How To Walk Across America:
UPDATE: I have completed my journey, where I ended in New Orleans and flew back home to return to graduate school. The following was written during the second month of my journey.
I would like to provide any future walkers with the resources and advice to set out on their own journey across the country. Much of what I have written is culled from experience, some comes from advice given to me from other travelers on the road.
So take a look around and explore the contents. I hope that my journey will inspire you to take on your own challenge.
For the EXTREME! Challenge:
So what makes walking across America EXTREME!?
For one, the distance of a transcontinental walk at 2,500+ miles can be physically challenging. Whether you're pushing a cart or carrying a backpack, the strain and stress of continuous sojourns at 15 - 30 miles per day can quickly deplete your physical resources if you're not prepared. Weather and conditions can quickly wear you down, ranging from scorching heat, to bitter snow, to high-velocity winds.
The duration of the walk itself can push your emotional and spiritual limits. Most of the time, you'll be out by yourself in the scorching Southwestern deserts or endless fields of corn in the Midwest with little more to do than keep walking, anywhere from 4 to 12 months. I met a man who was walking from Maine down to Florida, across to California, then north into Washington; he'd been walking for more than 7 years coast to coast.
And finally, if your finances are thin like myself, you can expect to be camping off the highway, under bridges, or in an abandoned house. Occasionally, I've met kind-hearted people who've helped me with a place to stay and a good meal to eat. But the majority of the experience teeters on the edge of terror during lonely nights beside the road.
I'll break down this manual on how to walk across the country with four major sections:
In the Preparation section, we'll discuss the training, materials, and equipment that you'll need to get yourself in shape and ready to step out the door into the wide, open world of the road.
The Walking section will involve the actual mechanics of day-to-day walking, from nutrition to stretching. I'll go over some of my own challenges I've had to face from my current walk.
For the Journey section, I included an in depth discussion of the emotional and spiritual elements of walking for long periods of time. For me, these pieces are the flesh and bones of my purpose for walking. If you're not inclined towards what I will introduce in this section, feel free to skip over them. They are not necessary for an actual journey, but I believe they make a journey far more rich and alive.
I've placed any files and external resources here for your reference. Also, I will be adding other resources that I wasn't able to include in other sections. In addition, I'll have added a few personal pieces here for sharing with the world.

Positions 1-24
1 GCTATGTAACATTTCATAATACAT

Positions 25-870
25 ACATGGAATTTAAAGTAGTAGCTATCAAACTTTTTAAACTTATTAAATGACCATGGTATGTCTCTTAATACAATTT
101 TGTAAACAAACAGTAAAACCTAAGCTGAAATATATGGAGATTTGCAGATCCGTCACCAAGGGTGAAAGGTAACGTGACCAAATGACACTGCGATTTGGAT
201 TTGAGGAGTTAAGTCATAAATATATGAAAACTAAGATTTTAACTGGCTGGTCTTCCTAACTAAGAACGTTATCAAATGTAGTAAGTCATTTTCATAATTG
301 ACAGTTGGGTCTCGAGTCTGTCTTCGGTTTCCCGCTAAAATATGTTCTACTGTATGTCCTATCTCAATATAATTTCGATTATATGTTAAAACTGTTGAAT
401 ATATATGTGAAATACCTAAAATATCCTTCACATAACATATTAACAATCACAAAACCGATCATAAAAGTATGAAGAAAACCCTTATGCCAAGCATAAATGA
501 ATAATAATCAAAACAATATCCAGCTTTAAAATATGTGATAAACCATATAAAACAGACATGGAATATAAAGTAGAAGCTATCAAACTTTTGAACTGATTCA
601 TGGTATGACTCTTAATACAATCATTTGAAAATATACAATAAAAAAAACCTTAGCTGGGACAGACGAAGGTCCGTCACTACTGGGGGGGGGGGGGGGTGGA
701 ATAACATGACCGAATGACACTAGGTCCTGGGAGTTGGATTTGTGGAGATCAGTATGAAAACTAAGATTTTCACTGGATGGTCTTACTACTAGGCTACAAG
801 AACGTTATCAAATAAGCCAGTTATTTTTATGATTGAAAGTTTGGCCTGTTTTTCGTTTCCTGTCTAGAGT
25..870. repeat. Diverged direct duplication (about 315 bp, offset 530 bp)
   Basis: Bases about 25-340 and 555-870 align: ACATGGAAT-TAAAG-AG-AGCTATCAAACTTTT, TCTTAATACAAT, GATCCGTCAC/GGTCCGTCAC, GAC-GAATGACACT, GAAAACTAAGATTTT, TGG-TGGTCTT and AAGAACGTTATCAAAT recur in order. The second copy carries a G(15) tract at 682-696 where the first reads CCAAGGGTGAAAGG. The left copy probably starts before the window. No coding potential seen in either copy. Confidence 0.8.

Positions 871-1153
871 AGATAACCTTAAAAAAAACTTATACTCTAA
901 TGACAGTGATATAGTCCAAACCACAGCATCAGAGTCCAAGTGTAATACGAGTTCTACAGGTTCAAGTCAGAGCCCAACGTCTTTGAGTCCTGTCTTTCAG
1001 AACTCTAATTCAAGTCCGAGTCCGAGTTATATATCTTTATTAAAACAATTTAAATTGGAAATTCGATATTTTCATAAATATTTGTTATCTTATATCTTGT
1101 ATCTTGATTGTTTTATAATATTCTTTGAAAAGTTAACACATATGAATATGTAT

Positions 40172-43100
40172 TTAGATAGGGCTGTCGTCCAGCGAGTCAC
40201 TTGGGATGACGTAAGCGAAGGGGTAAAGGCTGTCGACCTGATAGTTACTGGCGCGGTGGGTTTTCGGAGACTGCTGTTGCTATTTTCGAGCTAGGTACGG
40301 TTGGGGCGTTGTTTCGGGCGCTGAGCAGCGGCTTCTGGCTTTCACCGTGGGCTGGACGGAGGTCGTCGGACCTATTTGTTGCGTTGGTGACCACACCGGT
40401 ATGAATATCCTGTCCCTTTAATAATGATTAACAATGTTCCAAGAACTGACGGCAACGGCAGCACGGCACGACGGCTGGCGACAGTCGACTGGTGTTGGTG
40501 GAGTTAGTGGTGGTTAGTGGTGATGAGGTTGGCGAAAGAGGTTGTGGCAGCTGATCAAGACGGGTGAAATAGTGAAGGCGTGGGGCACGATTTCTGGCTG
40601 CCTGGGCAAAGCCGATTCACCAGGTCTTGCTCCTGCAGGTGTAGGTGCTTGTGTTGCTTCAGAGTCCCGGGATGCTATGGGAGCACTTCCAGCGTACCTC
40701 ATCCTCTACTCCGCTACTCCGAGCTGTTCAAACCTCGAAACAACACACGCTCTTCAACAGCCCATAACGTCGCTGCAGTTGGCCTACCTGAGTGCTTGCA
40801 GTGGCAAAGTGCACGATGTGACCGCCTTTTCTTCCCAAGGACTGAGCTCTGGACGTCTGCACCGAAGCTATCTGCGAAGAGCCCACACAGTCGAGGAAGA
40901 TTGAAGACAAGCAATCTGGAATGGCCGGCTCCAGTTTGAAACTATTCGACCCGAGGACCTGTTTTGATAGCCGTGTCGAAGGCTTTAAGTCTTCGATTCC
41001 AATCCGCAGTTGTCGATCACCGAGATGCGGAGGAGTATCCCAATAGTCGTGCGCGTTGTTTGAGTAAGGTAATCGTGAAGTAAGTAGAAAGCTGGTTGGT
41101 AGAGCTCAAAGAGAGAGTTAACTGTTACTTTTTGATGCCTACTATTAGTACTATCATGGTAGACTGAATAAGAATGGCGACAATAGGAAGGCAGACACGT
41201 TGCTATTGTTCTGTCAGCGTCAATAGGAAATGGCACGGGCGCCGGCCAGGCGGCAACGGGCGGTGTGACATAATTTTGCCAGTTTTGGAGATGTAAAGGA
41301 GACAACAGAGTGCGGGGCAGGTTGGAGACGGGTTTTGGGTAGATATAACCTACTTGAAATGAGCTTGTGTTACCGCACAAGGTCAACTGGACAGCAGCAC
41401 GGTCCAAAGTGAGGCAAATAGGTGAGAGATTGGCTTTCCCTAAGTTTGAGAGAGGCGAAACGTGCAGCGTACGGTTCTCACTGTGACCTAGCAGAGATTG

My name is Bryan. I've taken a one-year deferral from graduate school at Stanford to walk across America, soaking in the moments each step of the way. I recently lost my father from a stroke, which spurred me to take action in my own life. I've always wanted to see the world up-close and meet the lovely characters that make up humanity, and so I figured I'd do it the most intimate way I could.
Walking is my way of getting to know myself and others. I grew up walking to most places in my neighborhood, and every evening, I'd take a walk with my mom beside the beach. In college, if I had an intricate chemical problem I was trying to solve, I'd go take a walk and break apart the problem under the trees of Aldrich Park. So I have had good memories of walking in my life.
I've walked about 500 miles east from The Shire in University of California, Irvine and currently resting in the city of Globe, AZ. My journey will take me through Las Cruces, NM; El Paso, TX; Austin, TX; New Orleans, LA; parts of Mississippi; parts of Alabama; and finally, Florida. My plan is to walk into Jacksonville, FL by August 2012, just before I head back to school.
The journey has taught me many lessons, and I hope I can share some of my experience to someone who would want to walk a journey for themselves.
So far, so good.
Step 1: Preparation: Purpose
I believe the most critical piece of any journey, regardless of transportation mode, requires some purpose or aim. Before buying the equipment, before the training, before stepping out of the door, determining what your reason for walking at all may be far more useful for your journey than any other piece. It may also be the most challenging, and you might discover that walking across the country is more a fantasy than a purposeful way to spend your time.
Also, if we consider any business or project, there is always the element of a mission statement to guide the enterprise towards its goals. Discovering a purpose for your journey is no different.
I found that during my darkest moments out on the road, when I'm aligning my mind and heart towards my purpose, the road lights up and I regain a sense of direction. Some days I'll ask myself why I'm out here at all, mulling for hours or even days in despair. But I spent many months carving out my intention for the walk, so eventually I lead myself back.
Your purpose can be anything. You could be walking for a cause, such as cancer, homelessness, education, or in memory of a loved one. Mildred Norman, better known as the Peace Pilgrim, walked for 28 years and crossed the United States seven times for world and inner peace. John Francis walked for 17 years in silence for the sake of environmentalism.
Or you could walk for the fun of it. It's truly up to you to decide, and discover your purpose.